These Harrison County candidates want your vote. Here’s how they hope to get it.

Two contested races for Harrison County supervisor will be decided in the Aug. 6 Republican primary.

In District 2, Shawn Petro and Rebecca Powers are running for the seat Angel Kibler-Middleton is giving up to run for county constable. In District 5, Richard Todd Herrin is challenging incumbent Supervisor Connie Rockco.

Longtime Coroner Gary Hargrove also is retiring, with his chief deputy, Brian Switzer running for the job against Rosie Robertson.

All four of the supervisor candidates say they have been out knocking on doors and talking to voters.

Also on ballots are contested Senate and House races, along with Republican races for tax collector, tax assessor, chancery clerk, District 5 Justice Court judge, and constable in districts 2 and 5.

Tax increase opponents

Both candidates in District 2 say that, if elected, they would oppose any tax increase.

Shawn Petro believes the county is wasting money, which is why he said he decided to run for office. He pointed to an empty industrial park in Saucier as evidence that supervisors could do a better job of directing economic development.

The Harrison County native also is concerned about pollution created by development in the county. He said a sewage lagoon is currently draining into a stream in his district and the problem needs to be fixed before more housing is added.

Petro owns a business, Event Restrooms, that rents portable toilets.

“Everything I’m hearing from the voters is very positive,” he said.

Rebecca Powers, a journalist who for years anchored the WLOX newscast, said voters in unincorporated areas have been talking to her about the need for better roads, and the flooding they have experienced as more subdivisions are built.

Powers, who owns a media company and also is a co-owner of Newk’s in Gulfport, believes development should be more carefully managed and planned. She said too many subdivisions are filled with concrete and void of trees.

She also has learned that the county’s standards for asphalt are lower than the city of Gulfport’s, leading to uneven paving jobs on roads that cross jurisdictions.She would like to see the county’s standard raised, saying asphalt would last longer and roads that run from the city into the county would be uniform.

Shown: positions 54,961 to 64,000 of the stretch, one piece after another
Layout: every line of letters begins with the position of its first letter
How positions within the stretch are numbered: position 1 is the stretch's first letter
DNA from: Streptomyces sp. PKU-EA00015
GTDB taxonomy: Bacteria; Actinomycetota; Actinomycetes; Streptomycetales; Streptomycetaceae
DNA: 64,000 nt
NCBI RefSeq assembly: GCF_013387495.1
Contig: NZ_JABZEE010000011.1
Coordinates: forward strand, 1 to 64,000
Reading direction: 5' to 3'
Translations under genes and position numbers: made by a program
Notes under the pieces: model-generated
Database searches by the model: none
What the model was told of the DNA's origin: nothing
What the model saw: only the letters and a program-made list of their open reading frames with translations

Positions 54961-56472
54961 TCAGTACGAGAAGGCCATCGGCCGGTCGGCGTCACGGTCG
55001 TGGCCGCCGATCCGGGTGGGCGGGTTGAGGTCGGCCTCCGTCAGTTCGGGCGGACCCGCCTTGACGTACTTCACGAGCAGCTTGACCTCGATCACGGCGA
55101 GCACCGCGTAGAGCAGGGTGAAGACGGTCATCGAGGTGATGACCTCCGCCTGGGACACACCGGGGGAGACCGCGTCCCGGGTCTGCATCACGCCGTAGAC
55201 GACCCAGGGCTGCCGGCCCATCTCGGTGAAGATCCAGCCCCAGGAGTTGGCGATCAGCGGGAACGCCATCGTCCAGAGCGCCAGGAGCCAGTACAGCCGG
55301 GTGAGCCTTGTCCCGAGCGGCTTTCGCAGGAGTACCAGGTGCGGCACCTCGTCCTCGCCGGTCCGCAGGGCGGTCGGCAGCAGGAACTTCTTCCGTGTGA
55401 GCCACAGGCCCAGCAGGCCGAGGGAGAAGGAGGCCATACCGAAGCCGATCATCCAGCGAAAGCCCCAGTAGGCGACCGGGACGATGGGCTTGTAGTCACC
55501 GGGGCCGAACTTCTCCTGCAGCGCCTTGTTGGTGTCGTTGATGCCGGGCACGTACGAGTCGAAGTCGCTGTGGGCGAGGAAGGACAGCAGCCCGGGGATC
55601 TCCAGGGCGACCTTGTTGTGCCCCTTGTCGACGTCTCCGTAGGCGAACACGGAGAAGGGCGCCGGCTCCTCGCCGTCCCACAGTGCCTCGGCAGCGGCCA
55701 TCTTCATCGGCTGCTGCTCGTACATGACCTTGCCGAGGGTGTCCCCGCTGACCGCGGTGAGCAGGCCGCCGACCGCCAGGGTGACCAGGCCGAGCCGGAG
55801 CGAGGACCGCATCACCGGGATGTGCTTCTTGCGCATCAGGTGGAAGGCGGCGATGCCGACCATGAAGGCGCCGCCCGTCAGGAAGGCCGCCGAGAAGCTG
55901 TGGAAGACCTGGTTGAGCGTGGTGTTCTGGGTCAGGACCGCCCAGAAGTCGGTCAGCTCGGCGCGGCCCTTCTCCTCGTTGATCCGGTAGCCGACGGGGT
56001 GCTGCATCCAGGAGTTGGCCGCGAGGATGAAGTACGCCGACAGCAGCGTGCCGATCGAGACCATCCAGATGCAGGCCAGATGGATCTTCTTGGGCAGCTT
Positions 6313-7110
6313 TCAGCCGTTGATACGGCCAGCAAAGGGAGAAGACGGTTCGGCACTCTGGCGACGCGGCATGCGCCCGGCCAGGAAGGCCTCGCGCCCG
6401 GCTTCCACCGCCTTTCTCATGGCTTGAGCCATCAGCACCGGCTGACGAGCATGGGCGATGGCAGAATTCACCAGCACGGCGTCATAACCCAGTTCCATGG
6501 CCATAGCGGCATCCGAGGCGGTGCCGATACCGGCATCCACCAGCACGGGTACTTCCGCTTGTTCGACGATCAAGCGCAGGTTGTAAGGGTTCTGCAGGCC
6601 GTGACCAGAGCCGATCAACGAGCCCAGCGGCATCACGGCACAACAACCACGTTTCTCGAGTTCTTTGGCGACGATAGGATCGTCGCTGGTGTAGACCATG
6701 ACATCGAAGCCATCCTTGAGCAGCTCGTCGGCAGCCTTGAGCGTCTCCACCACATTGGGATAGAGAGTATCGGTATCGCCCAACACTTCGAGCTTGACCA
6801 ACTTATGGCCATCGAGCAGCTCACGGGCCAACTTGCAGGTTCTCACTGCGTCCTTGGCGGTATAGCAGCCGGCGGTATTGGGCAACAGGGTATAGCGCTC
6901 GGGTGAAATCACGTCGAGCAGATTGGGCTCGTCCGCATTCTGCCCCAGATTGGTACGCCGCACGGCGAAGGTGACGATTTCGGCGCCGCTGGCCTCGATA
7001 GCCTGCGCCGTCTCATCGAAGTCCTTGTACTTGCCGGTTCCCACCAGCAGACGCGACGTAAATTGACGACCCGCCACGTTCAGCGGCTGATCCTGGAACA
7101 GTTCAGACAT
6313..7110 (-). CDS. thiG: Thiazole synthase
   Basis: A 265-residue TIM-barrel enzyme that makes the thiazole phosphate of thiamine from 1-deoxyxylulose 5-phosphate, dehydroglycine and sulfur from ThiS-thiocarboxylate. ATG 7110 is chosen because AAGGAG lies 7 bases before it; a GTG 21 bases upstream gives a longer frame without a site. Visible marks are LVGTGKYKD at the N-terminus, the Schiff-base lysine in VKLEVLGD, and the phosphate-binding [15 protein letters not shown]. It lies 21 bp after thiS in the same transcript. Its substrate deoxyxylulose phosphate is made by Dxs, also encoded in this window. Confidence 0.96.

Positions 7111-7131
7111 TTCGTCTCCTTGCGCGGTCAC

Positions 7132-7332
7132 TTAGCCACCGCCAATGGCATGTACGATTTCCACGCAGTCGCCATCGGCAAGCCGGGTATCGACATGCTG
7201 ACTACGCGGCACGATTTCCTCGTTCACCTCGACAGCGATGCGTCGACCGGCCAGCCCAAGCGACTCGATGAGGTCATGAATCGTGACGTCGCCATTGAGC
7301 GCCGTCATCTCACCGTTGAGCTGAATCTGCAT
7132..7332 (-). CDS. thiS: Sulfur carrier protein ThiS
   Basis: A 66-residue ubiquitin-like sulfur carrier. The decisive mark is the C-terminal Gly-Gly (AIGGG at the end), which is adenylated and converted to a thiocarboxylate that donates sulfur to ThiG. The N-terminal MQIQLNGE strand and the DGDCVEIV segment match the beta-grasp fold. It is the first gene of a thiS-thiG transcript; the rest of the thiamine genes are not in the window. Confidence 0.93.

Harrison County, she said, “has so much potential. I just want everything to be done right. That’s why I’m running. I want to be part of growing in the best way for the quality of life.”

In District 5, Richard Todd Herrin retired in May 1, 2018, as assistant road manager at the Woolmarket Work Center so that he could run for supervisor.

He sees drainage, paving and recreational facilities as major priorities. He said ball fields need to be updated and a turf-management program put in place. He also wants to make sure senior citizens’ centers are fully funded.

Herrin said he would oppose any tax increase.

He sees himself as a hands-on supervisor, staying in regular touch with constituents to understand and act on their concerns.

“I think we need to provide up to date services for our citizens,” he said. “That’s our job. That’s what we’re supposed to be doing. The citizens need somebody that they can count on.”

Rockco has spent almost 20 years in office.

Over the next four years, she said, she wants to work on bringing faster Internet broadband service to Harrison County, economic development, improved community health care and environmental projects funded with BP money from the 2010 oil catastrophe.

She plans to encourage “clean industry,” such as the medical technology and research facilities being built in the Tradition planned community off Mississippi 67.

Rockco did not rule out a tax increase, but none have been approved for the county during her time in office.

“If there’s a serious need, that’s the only way I would want to raise taxes,” she said, “but it would have to be a serious, proven need. I would rather have economic development to bring in taxes.”

The only supervisor unopposed for re-election is Kent Jones in Distrct 4. District 1 and 3 races will be decided in the general election.

Coroner on ballot

The Harrison County coroner’s race also will be decided in the primary. Longtime coroner Gary Hargrove is retiring. His chief deputy, Brian Switzer, and emergency medical technician Rosie Robertson are running for the job.

Switzer is a paramedic who served as deputy coroner for 11 years before becoming chief deputy in 2015.

He said he has been working with churches to bring chaplains when needed on death calls. He also hopes the crime lab on the Coast will be up and running so the coroner will not have to rely so heavily on Jackson staff for death investigations.

Switzer said he’s running based on his experience and qualifications.

Rosie Robertson has worked for American Medical Response since 1995. She is an emergency medical technician and also has been a teacher for 20 years. Although her EMT duties are now part-time, she used to work full-time at both jobs.

She teaches special education at West Harrison High, where she also is head coach of the girls’ volleyball team.

“We need somebody in there with compassion and integrity and dedication,” Robertson said. “Those are three qualities that I value. I don’t steer from those.”

Stories about races in Hancock and Jackson counties will run in the Sun Herald in the next few days.

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Anita Lee is a Mississippi native who specializes in investigative, court and government reporting. She has covered South Mississippi’s biggest stories in her decades at the Sun Herald, including the Dixie Mafia, public corruption and Hurricane Katrina, a Pulitzer Prize-winning effort. Nothing upsets her more than government secrecy and seeing people suffer.
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